Inflation is on the rise… how worried should you be?
June 29, 2021
Inflation has moved to its highest level in ten years. Higher prices result from strong economic growth led by pent-up demand for goods and record levels of government spending. At the same time, strong demand is leading to supply shortages. This dynamic is normal and has occurred after every recession. Further, when we look at the components of inflation, we see that recent price increases are largest in industries hurt the most during the pandemic, e.g. energy and travel. These industries are cyclical and are pulling inflation readings higher as prices recover after a period of decline.
We don’t believe investors should be worried about longer-term secular inflation. Higher prices in the short term are expected to be tempered as supply adjusts and demand returns to more normal levels. And while policy actions such as higher spending and larger debt levels have increased short-term inflation, the same forces are deflationary long-term. This is because more money goes to paying down debt as opposed to future investment. The caveat is that higher debt levels encourage policymakers to allow inflation to move higher than it has been in recent cycles. Considering these forces, we believe inflation will be higher but not at the disruptive levels we saw in the 70s and 80s. Our long-term inflation expectation is for a 2.1% increase in prices. This is higher than the last 25 years but still moderate.
Impact of inflation on different asset classes.
While we don’t think inflation will be disruptive in the long term, inflation is higher now and likely to be higher during the coming cycle. Now is a good time to consider the effect of inflation on different asset classes that make up your portfolio. Stocks can generally do well in a period of moderate inflation, whereas fixed income is hurt the most. Alternative asset classes also have some natural protection from inflation. Here follows our inflation perspective on each major asset class:
Moderate inflation is a double-edged sword for stocks. On the one hand it increases corporate cash flows and on the other it decreases the real value of investment returns. Companies with high valuations tend to underperform as their valuations are based on future earnings growth long into the future. In a period of higher inflation, these future earnings are now worth less today. Companies with lower valuations, companies we call value stocks, do better in a period of above-average inflation. Strategically we think it makes sense to hold both growth and value styles within your equity allocation.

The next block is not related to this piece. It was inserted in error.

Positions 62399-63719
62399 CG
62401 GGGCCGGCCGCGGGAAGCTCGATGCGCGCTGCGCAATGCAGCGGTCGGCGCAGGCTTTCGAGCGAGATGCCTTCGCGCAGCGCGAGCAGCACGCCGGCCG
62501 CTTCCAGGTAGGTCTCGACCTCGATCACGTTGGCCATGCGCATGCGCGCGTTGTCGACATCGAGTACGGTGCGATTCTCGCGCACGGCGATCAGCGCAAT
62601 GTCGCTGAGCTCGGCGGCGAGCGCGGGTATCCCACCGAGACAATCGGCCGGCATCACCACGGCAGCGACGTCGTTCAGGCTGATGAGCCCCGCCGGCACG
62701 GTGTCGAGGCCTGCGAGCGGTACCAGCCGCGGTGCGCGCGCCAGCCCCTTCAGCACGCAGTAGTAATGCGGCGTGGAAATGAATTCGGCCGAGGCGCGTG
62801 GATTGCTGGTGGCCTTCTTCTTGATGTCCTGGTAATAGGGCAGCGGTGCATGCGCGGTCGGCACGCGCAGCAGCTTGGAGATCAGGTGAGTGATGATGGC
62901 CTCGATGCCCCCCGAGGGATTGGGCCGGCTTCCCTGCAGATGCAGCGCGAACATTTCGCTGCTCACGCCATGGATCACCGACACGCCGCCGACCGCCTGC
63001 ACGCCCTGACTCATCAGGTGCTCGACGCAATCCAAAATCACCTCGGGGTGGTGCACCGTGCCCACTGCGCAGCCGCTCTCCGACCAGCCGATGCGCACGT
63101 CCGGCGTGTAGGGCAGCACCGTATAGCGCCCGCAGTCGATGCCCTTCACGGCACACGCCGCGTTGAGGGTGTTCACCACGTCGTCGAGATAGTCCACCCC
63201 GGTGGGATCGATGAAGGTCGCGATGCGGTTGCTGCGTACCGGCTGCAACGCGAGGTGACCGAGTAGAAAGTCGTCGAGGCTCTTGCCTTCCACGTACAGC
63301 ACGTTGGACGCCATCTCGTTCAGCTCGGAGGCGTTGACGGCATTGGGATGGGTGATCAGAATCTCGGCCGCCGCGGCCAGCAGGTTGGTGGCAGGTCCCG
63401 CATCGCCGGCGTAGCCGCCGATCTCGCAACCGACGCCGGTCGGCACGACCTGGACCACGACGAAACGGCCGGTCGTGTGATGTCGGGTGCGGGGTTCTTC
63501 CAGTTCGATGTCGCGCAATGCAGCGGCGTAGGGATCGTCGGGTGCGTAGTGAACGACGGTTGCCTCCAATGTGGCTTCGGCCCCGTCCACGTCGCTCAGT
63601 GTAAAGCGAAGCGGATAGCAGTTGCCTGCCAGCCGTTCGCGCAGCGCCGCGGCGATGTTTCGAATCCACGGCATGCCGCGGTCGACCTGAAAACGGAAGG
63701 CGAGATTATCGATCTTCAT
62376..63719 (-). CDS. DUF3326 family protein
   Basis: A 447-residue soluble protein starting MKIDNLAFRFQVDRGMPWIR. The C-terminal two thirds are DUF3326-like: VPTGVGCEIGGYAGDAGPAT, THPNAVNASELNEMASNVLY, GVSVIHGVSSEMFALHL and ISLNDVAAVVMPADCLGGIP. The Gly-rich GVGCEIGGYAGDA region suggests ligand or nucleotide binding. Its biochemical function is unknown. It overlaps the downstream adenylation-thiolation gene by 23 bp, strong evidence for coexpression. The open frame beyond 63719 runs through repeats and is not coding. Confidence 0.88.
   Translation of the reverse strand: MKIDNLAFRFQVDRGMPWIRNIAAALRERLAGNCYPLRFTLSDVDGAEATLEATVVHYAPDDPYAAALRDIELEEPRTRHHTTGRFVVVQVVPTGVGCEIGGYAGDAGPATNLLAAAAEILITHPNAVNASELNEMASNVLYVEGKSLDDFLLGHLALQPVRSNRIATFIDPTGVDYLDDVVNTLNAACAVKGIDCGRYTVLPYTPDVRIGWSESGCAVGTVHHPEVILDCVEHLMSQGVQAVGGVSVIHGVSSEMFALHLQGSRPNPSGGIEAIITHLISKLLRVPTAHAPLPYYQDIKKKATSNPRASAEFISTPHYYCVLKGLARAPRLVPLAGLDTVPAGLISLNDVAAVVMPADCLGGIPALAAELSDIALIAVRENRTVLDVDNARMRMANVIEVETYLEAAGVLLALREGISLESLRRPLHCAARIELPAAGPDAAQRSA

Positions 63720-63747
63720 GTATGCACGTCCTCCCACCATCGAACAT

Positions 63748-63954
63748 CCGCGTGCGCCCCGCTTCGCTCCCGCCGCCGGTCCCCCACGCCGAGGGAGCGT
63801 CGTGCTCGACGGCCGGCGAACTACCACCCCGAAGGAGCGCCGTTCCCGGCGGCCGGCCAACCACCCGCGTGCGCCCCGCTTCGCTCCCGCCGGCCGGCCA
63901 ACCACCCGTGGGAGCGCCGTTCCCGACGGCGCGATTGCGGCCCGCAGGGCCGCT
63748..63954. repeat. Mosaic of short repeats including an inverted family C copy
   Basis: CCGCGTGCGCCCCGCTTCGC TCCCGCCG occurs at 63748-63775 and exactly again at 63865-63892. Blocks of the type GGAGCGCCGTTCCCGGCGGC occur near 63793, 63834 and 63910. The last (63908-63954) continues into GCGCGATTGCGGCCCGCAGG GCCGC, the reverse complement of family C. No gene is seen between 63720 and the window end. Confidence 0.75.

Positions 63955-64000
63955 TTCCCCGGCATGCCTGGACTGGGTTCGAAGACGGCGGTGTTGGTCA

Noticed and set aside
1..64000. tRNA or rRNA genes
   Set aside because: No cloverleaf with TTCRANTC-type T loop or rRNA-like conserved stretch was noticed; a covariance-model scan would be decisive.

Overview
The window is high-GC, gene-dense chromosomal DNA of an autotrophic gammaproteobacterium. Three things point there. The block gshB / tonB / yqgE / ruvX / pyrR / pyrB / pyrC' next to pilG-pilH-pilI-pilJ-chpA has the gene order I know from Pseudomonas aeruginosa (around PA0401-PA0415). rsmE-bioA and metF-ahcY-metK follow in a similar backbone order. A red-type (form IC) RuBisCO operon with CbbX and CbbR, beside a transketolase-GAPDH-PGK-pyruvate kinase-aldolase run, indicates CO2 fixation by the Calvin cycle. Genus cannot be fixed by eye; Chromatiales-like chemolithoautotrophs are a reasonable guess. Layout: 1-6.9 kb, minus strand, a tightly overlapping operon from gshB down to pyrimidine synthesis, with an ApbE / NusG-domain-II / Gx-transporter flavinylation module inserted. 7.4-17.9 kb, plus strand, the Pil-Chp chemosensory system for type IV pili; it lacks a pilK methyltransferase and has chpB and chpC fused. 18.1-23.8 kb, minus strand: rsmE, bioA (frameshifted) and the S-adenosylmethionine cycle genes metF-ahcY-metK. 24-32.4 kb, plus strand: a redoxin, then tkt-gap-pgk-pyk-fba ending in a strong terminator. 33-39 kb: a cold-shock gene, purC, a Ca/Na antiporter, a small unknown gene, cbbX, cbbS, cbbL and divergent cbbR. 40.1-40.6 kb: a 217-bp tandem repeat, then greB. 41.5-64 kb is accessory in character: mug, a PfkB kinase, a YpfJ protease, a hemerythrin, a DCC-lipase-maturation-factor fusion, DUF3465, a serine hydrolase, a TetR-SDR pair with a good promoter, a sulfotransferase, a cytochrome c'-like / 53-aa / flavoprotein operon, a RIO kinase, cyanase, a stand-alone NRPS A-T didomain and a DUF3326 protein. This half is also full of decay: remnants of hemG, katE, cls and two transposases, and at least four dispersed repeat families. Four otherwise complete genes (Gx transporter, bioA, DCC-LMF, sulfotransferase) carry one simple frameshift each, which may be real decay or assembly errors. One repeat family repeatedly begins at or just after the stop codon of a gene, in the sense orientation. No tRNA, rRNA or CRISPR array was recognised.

In this environment we also want to own companies that can maintain their profit margins and offer specialized goods or services. These companies are more likely to be able to pass on rising business costs to consumers.
The bond allocation of a portfolio is the one that is hardest hit by inflation. This is because most bond coupon payments do not increase with inflation. In addition, bond yields tend to rise when inflation is moving higher. The result is both a temporary decline in the price of bonds and lower long-term real return.
The negative effects of rising inflation and yields can be managed by holding short-term bonds and higher coupon bonds. The former are less sensitive to changes in inflation and yields. This protects capital when inflation is rising. The latter have more income to offset price declines. Having a view of the economic backdrop and managing a bond portfolio’s sensitivity to changes in yields and inflation is important to delivering risk-adjusted returns. This is particularly true when inflation is on the rise.
The alternative asset classes in a portfolio are attractive since they generate strong levels of income relative to traditional equities and bonds. They also tend to be the least sensitive to risks in the broader economy, including inflation. Each of our private market investments (real estate, infrastructure and private loans) have natural inflation stabilizers. For real estate, rental income tends to rise with inflation and most of our infrastructure contracts have ongoing inflation adjustments. Finally, the coupon payment on private loans are variable and income rises as yields and inflation move higher.
Hedge strategies are a liquid alternative asset class. They don’t directly hedge against inflation, but when allocating to strategy within a portfolio, we reduce bond exposure which is most negatively affected by inflation.
Planning for different investing environments
A well-diversified portfolio by its nature has many offsets to inflation. As active managers we also make investment decisions to improve portfolio returns or mitigate inflation risk. While it’s been a long time since we have had to worry about inflation, we are positioned for higher but moderate price increases. When reviewing your asset allocation, a key point to keep in mind is that inflation does not affect all portfolios equally. More conservative investors with a larger percentage of their portfolio in fixed income are more susceptible to lower returns as inflation rises. As such, it’s important to review the asset allocation on an ongoing basis to see how trends like inflation may impact the ability of a portfolio to meet your objectives. We have many tools to assess the tradeoffs you face as an investor under different market and economic conditions. While the future is uncertain, we can assist you in making informed decisions that consider risks like inflation, among others.
This post is for information only and is not intended as investment advice. The views expressed are those of the author at the time of publication and are subject to change at any time.